About 2 months ago in June, I made new friends in Washington, D.C. I was there as part of an advocacy work, but it was more of a journey for me (and less work). It was advocacy for torture survivors from countries around the world, including the U.S. It was part of a Survivors Week that has been held for 13 years in Washington D.C. by a group called the Torture Abolition and Survivor Support Coalition (TASSC). More information about this group can be found in their website, http://www.tassc.org/. One of these days I may share my reflection about my journey in D.C. and my involvement so far with TASSC. My new friends asked me at that time why hadn’t I tried to blog or share my writings online. I remember making a lame excuse about how I wasn’t comfortable sharing my thoughts. I held on to that lame opinion for a while too. Before I met those friends in D.C., I have heard a similar question from other friends, and I continue to hear the same question from more friends. And the impact of all these “friends and questions” on me? Well, genius, what do you think?
Anyway, regarding these friends that I met in D.C., many of them do not share my background in clinical psychology. Instead, the majority of them are activists and journalists. Translation: they are used to the idea of writing for the public. Heck, the whole point of their job is to get their writings to be read by the public. In contrast, clinical psychologists are not used to that kind of writing. Translation: it is the kind of writing that is difficult for other professions to read due to its jargons and psycho-bubbles (Hint: that was a joke, and you know that must be a lame attempt if I have to explain myself). On a more serious note, one might also ask if there is a slight truth to it. I would like to think so. I was an amateur in advocacy work, evidenced by my lack of understanding of the importance of writing and speaking up. By the time most psychology students in many doctoral programs finish their study, they are not ready to do advocacy work. The idea of writing something other than psychology papers is probably foreign to them, just how it is also foreign to me. But then again, it could also be just me. At my school (Adler School of Professional Psychology), we are trained to do advocacy. There is a class specific for advocacy and public policy that we all have to take. Although the class doesn’t necessarily make me more ready to blog, my argument becomes weaken here. Perhaps I am the one who is not comfortable to blog and share my writing on the internet for others to read.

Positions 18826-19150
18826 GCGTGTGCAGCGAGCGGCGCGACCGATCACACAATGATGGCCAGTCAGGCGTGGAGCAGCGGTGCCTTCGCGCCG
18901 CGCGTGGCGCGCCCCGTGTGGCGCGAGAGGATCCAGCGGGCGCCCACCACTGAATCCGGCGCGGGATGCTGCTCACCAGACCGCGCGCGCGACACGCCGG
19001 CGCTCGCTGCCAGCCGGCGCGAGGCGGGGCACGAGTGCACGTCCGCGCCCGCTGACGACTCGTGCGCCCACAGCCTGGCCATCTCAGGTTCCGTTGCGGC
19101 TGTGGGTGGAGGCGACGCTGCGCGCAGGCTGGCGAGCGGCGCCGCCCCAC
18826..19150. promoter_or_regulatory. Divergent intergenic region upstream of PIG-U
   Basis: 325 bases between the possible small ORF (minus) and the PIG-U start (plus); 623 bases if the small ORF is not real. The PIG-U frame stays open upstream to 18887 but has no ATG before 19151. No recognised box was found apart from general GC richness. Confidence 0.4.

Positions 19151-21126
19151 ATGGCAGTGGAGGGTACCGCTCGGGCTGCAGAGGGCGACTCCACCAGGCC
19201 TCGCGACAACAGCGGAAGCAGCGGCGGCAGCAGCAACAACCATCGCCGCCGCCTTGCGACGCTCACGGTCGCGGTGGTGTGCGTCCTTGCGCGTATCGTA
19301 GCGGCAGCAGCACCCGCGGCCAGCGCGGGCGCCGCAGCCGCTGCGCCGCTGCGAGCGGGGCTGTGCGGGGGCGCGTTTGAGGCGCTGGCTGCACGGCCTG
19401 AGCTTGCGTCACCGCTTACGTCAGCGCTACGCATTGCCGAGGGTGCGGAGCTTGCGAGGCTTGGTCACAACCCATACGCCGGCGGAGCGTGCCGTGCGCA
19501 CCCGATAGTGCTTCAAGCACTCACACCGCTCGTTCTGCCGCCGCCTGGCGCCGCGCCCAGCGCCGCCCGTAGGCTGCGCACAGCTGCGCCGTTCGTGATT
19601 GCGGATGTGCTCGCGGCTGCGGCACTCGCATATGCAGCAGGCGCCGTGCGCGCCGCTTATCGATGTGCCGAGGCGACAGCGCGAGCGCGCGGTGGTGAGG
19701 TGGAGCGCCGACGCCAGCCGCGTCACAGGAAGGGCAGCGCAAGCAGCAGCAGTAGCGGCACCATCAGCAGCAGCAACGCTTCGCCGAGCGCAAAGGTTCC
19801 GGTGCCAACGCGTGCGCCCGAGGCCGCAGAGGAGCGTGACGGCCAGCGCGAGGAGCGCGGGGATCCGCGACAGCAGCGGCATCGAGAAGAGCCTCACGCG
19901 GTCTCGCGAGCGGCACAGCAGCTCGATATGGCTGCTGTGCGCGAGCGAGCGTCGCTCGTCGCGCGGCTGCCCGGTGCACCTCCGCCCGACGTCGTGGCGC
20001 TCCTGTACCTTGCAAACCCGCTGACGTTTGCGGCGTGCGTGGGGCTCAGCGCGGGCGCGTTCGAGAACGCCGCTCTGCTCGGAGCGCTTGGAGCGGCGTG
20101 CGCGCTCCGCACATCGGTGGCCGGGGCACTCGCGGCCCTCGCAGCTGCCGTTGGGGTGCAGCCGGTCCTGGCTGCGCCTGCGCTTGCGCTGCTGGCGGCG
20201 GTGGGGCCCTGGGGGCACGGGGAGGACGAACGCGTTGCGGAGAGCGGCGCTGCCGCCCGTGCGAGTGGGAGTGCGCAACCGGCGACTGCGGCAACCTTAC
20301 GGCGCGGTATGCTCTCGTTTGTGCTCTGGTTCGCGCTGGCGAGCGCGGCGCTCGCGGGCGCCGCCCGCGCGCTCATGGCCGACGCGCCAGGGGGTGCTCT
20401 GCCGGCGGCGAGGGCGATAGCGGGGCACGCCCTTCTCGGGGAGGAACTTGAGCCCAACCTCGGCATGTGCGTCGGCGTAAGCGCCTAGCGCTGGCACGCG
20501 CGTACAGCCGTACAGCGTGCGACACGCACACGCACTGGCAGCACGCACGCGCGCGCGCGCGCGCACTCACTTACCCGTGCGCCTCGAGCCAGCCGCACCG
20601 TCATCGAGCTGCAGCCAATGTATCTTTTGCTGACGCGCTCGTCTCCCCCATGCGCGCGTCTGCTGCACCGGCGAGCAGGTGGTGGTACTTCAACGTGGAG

I think the idea of blogging is a challenge for me because it is about taking a risk. Taking a risk in life, however, should not be new to me. My life thus far has been about taking risks. You can’t say coming to the U.S. alone as an 18-year-old girl or leaving a full-time job to go back to school as not about taking risks, right? You would think that I should be familiar with this feeling of vulnerability. Yeah, well, here I am feeling it, and can’t say that I’m enjoying it. I feel like I have surgically opened my brain and allowed myself to be judged (Note to myself, ought to blog on this topic: fear of judgment). I feel like I’m losing a level of privacy. But then, privacy on the internet sounds like an oxymoron anyway.
I have discovered that blogging can also be a tool for making a statement; it contains a potential or a spirit of activism, of encouraging, of spreading news, of educating. Nowadays, many journalists have even participated in blogging. It is a form of editorial, of sharing an opinion or an analysis. People don’t need to have a degree in journalism or experience as an activist to blog, though. Anyone can do it. There are no blanket rules in blogging, yet. At least, not that I know of. Each blogging network creates its own rules and regulations. Perhaps this is the part that also concerns me a bit in the beginning. I have always considered writing as a task that carries profound responsibilities. I am sure many writers, responsible writers to be more precise, would understand what I meant in that statement. Writing has its own ethical responsibilities. True, we can’t always control how people comprehend our writing, but it doesn’t mean that we can’t write responsibly. Therefore, my concern is that, to the best of my knowledge and effort, I don’t ever stop considering the impact of my writing on other people.
Now that I have listed my concerns and decision-making process to join the blogging world, what more can I say? I guess you may say that I am testing the water. After all, didn’t a wise person once say that life is about testing the water? Who knows what will happen. So here I am, blogging, putting my thoughts out there on the internet for people to read and allowing myself to feel vulnerable (Scary, what crazy people would do things like this?)
Lastly, I would like to thank all of my friends (I feel like I’m on stage at the Kodak Theater) who have influenced me to blog. You know who you are. Thank you for sharing your stories, thoughts, opinions, and courage. Your courage, really, was the one factor that finally made me realize what a waste it was to hide my thoughts and stories since I have a lot to offer. I just hope I can do it responsibly and make the experience gratifying.